13 c Digitisation GFT Annual Report 2014 Digital Transformation Fabrice Abrigo, Delivery Manager, GFT Spain Carlo Secci, Director, GFT Italy recipient is credited with the amount even if the background postings and transactions are conducted later. The customer can literally stand in the store, check his account balance, receive a friend s contribution for a joint gift and buy it then and there via the NFCenabled till. GFT Italy designed the solution during The development of the modules began in the second half of 2013: together with SIA, GFT Italy built the entire platform which checks the customer and account data against the mobile phone s authentication and then contacts the interfaces of the banking systems. As a nearshore unit, GFT s Spanish team in Sant Cugat near Barcelona supplied the corresponding app and the cross-platform technology for Android, Apple and Microsoft phones which was developed by GFT s Applied Technologies team. GFT in Spain has been working on new technologies for mobile banking for quite some time now. In the case of the digital wallet mobile app, we were able to pick up many of these approaches and put them into practice, says Fabrice Abrigo, who leads the Spanish team as Delivery Manager for the project. The experts in Sant Cugat worked closely with their colleagues in Milan and coordinated their activities on a daily basis. The design of the solution, the integration of the back-end systems, and the customer and programme management in Italy all ran perfectly, explains Abrigo. That made our work in development much easier. The aim is to make shopping better, faster, easier and more effective. And customers more loyal. It s the next stage. Secci and Abrigo are now working on a further development of the solution and its roll-out in other countries. Payments between individuals will be expanded to include payments from individuals to companies. The mobile digital wallet service will become part of a bigger app that links purchase decisions with discount offers and loyalty programmes. The aim is to create an ecosystem in which customers, vendors, service providers, administrations, banks and non-profit organisations can participate and thus transform the shopping experience. The aim is to make shopping better, faster, easier and more effective. And customers more loyal, adds Secci. It s the next stage. Revenue via mobile payments by region in billion USD Asia / Pacific, Africa, North America, Western Europe, Latin America 0 Source: Gartner * Forecast 14* 15* 16* 17* p. 11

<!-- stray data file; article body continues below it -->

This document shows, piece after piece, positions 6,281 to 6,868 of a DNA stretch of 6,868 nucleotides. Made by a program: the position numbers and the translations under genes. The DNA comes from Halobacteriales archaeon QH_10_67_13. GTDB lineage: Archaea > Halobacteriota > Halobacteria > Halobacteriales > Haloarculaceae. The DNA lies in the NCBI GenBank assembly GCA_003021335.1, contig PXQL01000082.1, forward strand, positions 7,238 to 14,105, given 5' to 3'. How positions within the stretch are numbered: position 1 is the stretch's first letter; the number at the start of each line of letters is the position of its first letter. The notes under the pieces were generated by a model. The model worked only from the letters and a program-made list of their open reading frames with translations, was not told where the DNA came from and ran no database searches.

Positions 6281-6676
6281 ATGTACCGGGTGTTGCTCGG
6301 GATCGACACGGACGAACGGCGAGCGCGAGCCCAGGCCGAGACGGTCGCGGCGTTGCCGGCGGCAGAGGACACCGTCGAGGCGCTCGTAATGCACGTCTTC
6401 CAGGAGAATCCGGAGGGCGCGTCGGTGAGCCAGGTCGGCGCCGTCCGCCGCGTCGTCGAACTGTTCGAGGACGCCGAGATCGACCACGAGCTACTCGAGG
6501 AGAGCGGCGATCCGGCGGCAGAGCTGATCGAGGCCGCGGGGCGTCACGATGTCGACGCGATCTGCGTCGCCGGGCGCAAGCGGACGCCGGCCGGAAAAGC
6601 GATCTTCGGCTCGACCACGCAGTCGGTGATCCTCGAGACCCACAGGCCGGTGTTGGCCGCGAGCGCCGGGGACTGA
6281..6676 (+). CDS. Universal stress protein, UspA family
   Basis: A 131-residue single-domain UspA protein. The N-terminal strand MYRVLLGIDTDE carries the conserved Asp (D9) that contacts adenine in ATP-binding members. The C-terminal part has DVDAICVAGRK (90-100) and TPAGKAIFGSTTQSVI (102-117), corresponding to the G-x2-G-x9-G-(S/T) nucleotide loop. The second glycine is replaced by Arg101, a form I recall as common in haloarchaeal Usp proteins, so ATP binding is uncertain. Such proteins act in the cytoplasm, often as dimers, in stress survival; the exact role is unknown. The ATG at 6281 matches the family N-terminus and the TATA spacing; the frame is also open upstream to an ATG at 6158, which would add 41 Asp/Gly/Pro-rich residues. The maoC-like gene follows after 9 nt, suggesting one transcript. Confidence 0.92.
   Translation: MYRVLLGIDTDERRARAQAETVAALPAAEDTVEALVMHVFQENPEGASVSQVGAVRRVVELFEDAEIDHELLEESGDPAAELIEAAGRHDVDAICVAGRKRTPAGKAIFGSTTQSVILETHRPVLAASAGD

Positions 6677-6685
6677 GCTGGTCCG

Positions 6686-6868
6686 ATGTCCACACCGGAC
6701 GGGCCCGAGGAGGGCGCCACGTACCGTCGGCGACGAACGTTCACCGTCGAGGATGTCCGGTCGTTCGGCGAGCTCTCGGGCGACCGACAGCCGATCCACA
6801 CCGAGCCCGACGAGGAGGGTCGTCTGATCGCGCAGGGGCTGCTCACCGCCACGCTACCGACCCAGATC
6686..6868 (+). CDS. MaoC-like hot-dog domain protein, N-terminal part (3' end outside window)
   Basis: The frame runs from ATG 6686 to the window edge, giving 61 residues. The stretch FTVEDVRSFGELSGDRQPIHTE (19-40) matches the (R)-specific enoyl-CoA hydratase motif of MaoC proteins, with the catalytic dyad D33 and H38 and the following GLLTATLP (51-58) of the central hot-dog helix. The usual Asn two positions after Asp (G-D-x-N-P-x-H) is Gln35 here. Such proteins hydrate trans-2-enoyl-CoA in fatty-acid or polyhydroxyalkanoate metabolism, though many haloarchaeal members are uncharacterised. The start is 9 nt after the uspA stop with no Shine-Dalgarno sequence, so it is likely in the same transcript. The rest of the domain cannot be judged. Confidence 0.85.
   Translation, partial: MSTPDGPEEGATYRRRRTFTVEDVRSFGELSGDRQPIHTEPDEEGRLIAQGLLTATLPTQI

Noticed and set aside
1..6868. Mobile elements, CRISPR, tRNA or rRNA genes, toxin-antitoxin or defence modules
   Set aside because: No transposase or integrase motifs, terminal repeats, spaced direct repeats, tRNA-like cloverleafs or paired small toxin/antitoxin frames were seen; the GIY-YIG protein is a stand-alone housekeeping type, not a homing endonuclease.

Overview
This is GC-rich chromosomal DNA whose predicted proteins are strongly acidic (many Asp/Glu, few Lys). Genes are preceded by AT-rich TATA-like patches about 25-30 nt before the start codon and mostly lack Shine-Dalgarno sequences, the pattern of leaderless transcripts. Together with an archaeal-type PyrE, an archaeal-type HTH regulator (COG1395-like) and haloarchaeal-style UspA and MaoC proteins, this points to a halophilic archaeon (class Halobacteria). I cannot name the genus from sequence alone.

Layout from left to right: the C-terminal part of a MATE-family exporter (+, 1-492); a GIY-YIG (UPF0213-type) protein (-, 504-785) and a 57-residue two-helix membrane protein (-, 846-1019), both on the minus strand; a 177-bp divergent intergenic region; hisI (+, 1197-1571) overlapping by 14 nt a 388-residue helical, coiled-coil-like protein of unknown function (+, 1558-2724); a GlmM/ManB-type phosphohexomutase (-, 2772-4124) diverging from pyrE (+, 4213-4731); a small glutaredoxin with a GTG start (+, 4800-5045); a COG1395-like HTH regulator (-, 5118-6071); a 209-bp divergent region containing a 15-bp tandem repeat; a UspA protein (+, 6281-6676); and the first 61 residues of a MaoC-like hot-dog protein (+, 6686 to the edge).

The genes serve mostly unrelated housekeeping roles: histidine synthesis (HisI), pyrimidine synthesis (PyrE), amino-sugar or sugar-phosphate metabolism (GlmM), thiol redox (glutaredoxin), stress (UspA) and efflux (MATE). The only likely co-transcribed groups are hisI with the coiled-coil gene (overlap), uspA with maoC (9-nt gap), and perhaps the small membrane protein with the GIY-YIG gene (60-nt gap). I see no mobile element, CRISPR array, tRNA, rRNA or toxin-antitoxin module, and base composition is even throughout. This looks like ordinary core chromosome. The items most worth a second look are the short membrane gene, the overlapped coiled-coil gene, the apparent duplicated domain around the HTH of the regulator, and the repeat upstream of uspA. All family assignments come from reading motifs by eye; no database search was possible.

14 c Digitisation GFT Annual Report 2014 Digital Transformation Digitisation Personal Finance Management, simple and intuitive Banking should be as simple as possible: customers want an overview of their income and expenditure and to be able to plan major purchases, loans and their pension it must be transparent, intuitive and on a single platform. If banks can integrate such Personal Finance Management (PFM) systems seamlessly into their offerings, this will enhance customer loyalty. Banks have detailed information about their customers transactions, loans and assets. In order to view such data on their smartphones or tablets, customers can download user-friendly financial analysis apps like Numbrs or Strands. These apps are generally programmed by young technology start-ups. Their advantage: they are particularly adept at understanding the usage behaviour of their customers. That s also the recipe for banks, says Claudi Marti. Personal Finance Management is an important step in this direction. If banks adopt this holistic analysis and consulting approach across all their communication channels, with a focus on online banking, they can offer customers one-stop-shopping themselves. Banks can offer more targeted advice and tailored financial products. Based in Spain, Marti is responsible for the development of GFT s PFM offerings. He works closely with the company s experts in various countries. This enables him to tailor the offerings to country-specific requirements. At the same time, he can utilise ideas and synergies from the different markets. Cooperation with individual countries, such as Germany, works perfectly: together with the consulting team of Andreas Ebner in Eschborn, near Frankfurt, Marti s Spanish colleagues analyse which data the banks have and how they can be prepared for their customers. Banks can no longer afford to think purely in terms of sales, says Ebner. If they focus on the individual needs of each customer, they can align their offerings accordingly. Personal Finance Management is a win-win situation for both sides. Depending on the client, we recommend a bespoke solution or standard software which we can expand as required, says Marti. The best GFT experts in the network then draft a detailed plan on how we can implement the solution technically. p. 12